I put Viva in that striped blue/reddish color to make it easy to see how the two airlines would look combined. And sure enough, you can see how this would give Avianca share around what it had 7 years ago. But Avianca isn’t giving up. It apparently has a five-point plan.
- Divest slots (reportedly 40-60 percent of what Viva holds) at congested Bogotá airport
- Maintain the Viva brand and model
- Limit fares on the three routes it says there will be a monopoly (remember, the government says there are 16 routes but apparently Avianca disagrees)
- Codeshare with SATENA on routes where SATENA is the monopoly operator, giving connectivity to people in those towns
- Retain Viva’s interline agreements that exist today
This is not a small concession. Bogotá slots are hotly-contested, and looking at full year 2022, Avianca had just over half the flights departing the airport. LATAM is next at nearly 19 percent and then there’s Viva at nearly 10 percent. This move would still allow Avianca to grow in Bogotá, but it also opens a not-insignificant number of slots for others.
Maintaining the Viva brand and model seems fairly silly. I guess it’s a jobs program, or at least that’s how it’s worded. But Avianca has moved swiftly toward the Viva-style model, so I don’t really know what value keeping the brand has.
Regarding fare caps, I think what Avianca is doing here is looking at routes that are currently served only by both Avianca and Viva and no other airline. That means fare caps would come to Medellín and Cali to Riohacha along with Cali to Cúcuta. That seems like a pretty minor give. I’m guessing the government is looking at routes that are served either by one or the other today, something that wouldn’t change during a merger but could be an opportunity to extract a pound of flesh.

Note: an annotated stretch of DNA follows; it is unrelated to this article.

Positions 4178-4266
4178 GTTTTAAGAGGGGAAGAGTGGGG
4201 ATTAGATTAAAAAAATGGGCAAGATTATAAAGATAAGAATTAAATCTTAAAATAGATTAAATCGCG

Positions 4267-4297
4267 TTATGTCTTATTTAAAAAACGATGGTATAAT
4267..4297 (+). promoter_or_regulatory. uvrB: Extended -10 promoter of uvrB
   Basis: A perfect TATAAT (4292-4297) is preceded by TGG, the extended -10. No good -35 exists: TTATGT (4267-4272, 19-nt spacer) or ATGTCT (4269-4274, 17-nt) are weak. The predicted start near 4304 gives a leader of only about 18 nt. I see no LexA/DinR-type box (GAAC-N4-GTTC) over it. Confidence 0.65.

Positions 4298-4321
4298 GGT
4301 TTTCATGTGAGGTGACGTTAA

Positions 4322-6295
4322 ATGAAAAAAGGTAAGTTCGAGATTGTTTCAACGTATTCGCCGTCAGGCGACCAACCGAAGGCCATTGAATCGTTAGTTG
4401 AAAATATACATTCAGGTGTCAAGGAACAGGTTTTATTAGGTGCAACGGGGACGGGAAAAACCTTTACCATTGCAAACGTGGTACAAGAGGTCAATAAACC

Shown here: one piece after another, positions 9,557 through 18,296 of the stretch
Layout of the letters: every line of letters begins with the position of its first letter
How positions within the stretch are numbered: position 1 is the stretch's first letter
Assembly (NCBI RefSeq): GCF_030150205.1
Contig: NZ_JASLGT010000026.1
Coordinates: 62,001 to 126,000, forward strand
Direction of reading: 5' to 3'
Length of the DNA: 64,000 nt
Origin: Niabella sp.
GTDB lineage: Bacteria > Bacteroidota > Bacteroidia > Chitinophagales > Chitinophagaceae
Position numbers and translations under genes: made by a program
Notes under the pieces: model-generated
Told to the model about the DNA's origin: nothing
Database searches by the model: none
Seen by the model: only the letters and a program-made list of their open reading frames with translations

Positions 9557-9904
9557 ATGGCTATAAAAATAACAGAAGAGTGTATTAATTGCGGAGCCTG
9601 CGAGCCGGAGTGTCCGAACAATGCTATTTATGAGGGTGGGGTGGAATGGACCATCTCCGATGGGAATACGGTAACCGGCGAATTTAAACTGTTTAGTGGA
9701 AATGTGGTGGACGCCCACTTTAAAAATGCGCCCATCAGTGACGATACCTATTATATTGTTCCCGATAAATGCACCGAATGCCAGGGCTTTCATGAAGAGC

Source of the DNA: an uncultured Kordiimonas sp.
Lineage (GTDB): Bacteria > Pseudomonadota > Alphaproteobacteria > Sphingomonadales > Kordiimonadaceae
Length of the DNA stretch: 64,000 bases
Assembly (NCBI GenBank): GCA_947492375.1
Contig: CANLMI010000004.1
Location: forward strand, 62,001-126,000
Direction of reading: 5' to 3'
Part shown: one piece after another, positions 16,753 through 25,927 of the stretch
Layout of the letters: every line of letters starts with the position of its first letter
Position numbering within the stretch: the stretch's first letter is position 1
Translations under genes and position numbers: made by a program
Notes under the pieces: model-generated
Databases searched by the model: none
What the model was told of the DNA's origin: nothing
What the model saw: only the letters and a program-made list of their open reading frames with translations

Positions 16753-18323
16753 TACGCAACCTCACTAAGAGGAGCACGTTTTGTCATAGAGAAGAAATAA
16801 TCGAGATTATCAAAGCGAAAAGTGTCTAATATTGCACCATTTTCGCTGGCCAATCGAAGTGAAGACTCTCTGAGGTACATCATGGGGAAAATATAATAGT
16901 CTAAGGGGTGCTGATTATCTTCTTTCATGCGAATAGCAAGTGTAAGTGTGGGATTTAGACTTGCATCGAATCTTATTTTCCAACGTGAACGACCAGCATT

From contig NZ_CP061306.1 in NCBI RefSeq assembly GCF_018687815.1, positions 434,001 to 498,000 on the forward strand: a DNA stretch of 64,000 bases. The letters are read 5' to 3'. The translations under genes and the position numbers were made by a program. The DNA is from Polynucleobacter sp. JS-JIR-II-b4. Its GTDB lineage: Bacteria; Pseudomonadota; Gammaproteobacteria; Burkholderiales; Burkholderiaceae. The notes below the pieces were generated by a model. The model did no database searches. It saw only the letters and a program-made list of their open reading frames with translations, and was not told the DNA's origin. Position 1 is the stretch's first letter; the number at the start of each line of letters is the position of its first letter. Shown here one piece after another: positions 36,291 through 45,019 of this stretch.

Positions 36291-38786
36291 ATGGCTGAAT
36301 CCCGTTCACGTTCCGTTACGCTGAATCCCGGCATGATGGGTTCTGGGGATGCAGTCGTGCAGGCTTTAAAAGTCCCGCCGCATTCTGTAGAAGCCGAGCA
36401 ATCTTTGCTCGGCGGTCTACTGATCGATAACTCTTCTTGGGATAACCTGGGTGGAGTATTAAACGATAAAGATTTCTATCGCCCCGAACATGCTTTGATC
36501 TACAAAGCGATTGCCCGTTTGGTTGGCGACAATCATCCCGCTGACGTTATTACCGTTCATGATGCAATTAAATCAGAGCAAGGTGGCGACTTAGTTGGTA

The SATENA codeshare has a broader impact, though these are all pretty small places. Here’s what I pulled from Cirium as having a SATENA monopoly:
- Bogotá – Aguachica, Inírida, Ipiales, Mitú, Pitalito, Puerto Carreño, San Vicente del Caguán, Saravena, Tame, Tumaco, Villa Garzón
- Cali – Ipiales
- Nuquí – Medellín/Herrera, Quibdó
- Puerto Asís – Florencia, Ipiales, Puerto Leguízamo
- San Andrés – Providencia Island
- Villavicencio – Inírida, Mitú, Puerto Carreño
Presumably the codeshare will only really do anything for flights from Bogotá and Cali. Of course, this would be a huge news for people who live in those towns, though only 3 have more than 100,000 people and just one, Tumaco, tops 200,000. These aren’t big places — which would explain why nobody else flies to them — but maybe the undying love and devotion from people in these towns make this something that would help change Colombia’s mind.
I have no real idea how Colombia’s competitive review process proceeds, so I can’t comment on whether these concessions might do the trick. They do seem meaningful, but we’ll just have to wait and see if it’s enough to sway Aerocivil.